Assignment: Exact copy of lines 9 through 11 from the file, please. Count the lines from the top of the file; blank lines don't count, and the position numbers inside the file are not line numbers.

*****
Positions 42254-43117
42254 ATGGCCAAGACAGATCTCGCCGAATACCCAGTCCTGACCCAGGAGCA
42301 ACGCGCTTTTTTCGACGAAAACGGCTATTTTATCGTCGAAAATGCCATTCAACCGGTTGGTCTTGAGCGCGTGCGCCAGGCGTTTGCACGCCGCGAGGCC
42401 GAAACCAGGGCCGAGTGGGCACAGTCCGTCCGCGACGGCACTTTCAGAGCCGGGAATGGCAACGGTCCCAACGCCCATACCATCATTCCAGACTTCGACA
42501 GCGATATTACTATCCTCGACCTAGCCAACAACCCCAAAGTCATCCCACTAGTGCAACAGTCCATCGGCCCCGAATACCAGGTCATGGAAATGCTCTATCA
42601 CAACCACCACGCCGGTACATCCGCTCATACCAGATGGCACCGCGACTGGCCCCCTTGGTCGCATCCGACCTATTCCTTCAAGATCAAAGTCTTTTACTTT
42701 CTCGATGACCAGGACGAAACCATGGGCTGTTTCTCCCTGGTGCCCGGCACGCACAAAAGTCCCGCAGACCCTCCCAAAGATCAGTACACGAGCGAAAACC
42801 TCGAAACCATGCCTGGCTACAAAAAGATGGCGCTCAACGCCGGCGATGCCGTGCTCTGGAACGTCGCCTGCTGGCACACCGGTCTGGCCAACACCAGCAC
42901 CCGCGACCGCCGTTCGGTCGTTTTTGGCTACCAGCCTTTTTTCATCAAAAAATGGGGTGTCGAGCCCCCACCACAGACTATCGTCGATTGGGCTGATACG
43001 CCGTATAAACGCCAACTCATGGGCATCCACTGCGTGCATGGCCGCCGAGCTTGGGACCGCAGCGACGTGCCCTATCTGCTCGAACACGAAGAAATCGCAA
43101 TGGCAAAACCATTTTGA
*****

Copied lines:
42901 CCGCGACCGCCGTTCGGTCGTTTTTGGCTACCAGCCTTTTTTCATCAAAAAATGGGGTGTCGAGCCCCCACCACAGACTATCGTCGATTGGGCTGATACG
43001 CCGTATAAACGCCAACTCATGGGCATCCACTGCGTGCATGGCCGCCGAGCTTGGGACCGCAGCGACGTGCCCTATCTGCTCGAACACGAAGAAATCGCAA
43101 TGGCAAAACCATTTTGA